As well as the being the first truly televised war, the Vietnam War helped inspire a cultural movement unparalleled in recent times. A key element of that was cinema, which brought home the remarkable nature of a unique conflict, a conflict that provided exceptional fodder for many iconic film makers.
1. Apocalypse Now
Francis Ford Coppola’s 1979 classic is as well-known for the infamous circumstances in which it was produced as for its gripping narrative.
Martin Sheen, who plays the film’s protagonist, had a heart attack on set. Marlon Brando, playing the rogue Green Beret Colonel Kurtz, turned up on set severely overweight – the start of a remarkable decline.
The film’s total cost ballooned to millions of dollars over budget, as hundreds of actors, production staff and extras routinely smoked and swallowed a whole array of narcotics. A typhoon also swept through their set in the Philippines.
However, out of the chaos emerged a dark-hearted, surreal masterpiece that was, if anything, enhanced by the circumstances of its production.
Another director from the highest pantheon – Oliver Stone – brought this opus to cinema screens in 1984. Charlie Sheen plays Chris Taylor, a fresh infantry recruit who finds himself embedded in a platoon that regularly engages in war crimes.
His is a story of moral turmoil as the two platoon sergeants, Elias and Barnes, force him to choose between decency and psychopathy.
3. The Deer Hunter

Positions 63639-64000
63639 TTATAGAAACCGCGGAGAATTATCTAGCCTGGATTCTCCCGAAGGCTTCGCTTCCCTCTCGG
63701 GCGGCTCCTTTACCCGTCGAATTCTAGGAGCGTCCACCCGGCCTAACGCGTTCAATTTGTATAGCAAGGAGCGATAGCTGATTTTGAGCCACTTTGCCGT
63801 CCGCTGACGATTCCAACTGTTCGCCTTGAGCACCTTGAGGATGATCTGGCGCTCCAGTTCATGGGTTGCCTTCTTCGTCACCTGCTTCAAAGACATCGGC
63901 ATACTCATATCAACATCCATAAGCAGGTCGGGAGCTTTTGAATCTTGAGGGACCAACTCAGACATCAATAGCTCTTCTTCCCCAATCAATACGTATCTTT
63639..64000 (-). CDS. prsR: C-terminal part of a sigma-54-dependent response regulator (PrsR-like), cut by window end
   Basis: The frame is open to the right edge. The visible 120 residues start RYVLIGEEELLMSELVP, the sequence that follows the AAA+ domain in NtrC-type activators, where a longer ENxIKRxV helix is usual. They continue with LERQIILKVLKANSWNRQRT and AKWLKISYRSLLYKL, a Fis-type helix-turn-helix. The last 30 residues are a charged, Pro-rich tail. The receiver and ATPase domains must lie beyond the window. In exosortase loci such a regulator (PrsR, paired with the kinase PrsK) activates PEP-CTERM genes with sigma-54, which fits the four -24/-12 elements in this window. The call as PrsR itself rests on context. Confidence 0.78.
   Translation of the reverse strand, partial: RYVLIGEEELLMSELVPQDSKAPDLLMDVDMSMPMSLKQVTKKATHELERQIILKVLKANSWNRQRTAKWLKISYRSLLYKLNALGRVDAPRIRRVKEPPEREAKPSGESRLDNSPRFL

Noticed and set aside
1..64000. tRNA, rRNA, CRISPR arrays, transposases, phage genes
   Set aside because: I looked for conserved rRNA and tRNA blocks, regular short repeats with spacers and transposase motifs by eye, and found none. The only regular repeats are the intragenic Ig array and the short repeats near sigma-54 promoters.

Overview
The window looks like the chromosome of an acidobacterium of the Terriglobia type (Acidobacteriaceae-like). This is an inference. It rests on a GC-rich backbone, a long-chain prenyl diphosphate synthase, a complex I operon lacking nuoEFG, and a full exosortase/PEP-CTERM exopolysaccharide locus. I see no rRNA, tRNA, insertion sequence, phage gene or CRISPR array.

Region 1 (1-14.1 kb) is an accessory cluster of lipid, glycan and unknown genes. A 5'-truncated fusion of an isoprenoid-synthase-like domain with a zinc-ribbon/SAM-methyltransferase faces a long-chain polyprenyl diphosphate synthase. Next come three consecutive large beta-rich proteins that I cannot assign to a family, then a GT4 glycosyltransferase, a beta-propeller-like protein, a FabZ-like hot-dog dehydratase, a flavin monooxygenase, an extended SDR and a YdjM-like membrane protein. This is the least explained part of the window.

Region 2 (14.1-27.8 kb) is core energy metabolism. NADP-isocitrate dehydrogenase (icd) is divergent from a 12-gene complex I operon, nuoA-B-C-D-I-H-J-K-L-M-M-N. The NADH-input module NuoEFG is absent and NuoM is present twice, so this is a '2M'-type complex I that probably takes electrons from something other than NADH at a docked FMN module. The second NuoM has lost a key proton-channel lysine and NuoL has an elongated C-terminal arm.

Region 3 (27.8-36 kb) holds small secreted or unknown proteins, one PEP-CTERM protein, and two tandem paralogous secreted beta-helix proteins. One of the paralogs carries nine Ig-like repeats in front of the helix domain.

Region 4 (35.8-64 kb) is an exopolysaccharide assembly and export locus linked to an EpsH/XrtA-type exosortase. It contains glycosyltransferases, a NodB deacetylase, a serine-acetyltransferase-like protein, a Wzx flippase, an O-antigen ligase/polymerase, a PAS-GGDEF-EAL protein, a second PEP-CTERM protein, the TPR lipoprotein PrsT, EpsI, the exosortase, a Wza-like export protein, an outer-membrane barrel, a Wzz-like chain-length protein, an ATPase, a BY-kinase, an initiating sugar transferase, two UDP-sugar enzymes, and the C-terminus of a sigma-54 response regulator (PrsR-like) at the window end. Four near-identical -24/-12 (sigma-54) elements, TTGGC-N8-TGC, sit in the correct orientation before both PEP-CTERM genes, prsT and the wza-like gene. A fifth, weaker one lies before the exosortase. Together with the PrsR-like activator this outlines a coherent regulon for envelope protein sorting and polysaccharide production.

The only film that brings home the domestic fallout from Vietnam, Deer Hunter has a stellar cast – Robert De Niro, Meryl Streep and Christopher Walken, among many other – and details the various trials and horrors suffered by a group of Russian-American steelworkers and the tight-knit community they belong to.
4. Full Metal Jacket
Yet another directorial heavyweight, Stanley Kubrick, uses the platform of Vietnam to explore standard military fare – brutal training and huge set-piece battles.
It kicks off powerfully with R. Lee Ermey, playing the prototypical psychopathic Marine Corp drill sergeant who whips fresh recruits into shape, providing possibly the best line of all 5 films – ‘I didn’t know they stacked shit so high!’
The film graduates to a series of epic battle scenes, including the Battle of Hue, and the recruits are picked off by booby traps and a young female sniper.
5. Good Morning Vietnam
A departure from the gritty, dark tone of the four previous films, Good Morning Vietnam is dominated by a defining performance from the late Robin Williams.
Hated by the high command but loved by the troops, Williams’s character’s irreverent approach to authority and the trials of war endears him to the troops.
6. Forrest Gump
Although this epic doesn’t revolve around Vietnam, is does contain an iconic sequence. Forrest, played by Tom Hanks, obliviously lived an extraordinary life, which involved being sent to Vietnam in the war’s early stages.
His platoon is ambushed and Forrest manages to save 4 men, including platoon leader Lieutenant Dan. He receives the Medal of Honour from President Lyndon Johnson, and is later attacked by Lieutenant Dan, who holds Forrest accountable for the fact he lost his legs in the ambush.
7. Hamburger Hill
This 1987 film is a depiction of the actual assault of the U.S. Army’s 3rd Battalion, 187th Infantry Regiment, part of the ‘Screaming Eagles’, on ‘Hamburger Hill’, an NV stronghold on the Ap Bia Mountain near the Laotian border.
In a series of gruelling encounters, the US contingent is whittled down to handful of battered soldiers, who eventually capture the Hill, but at a massive cost.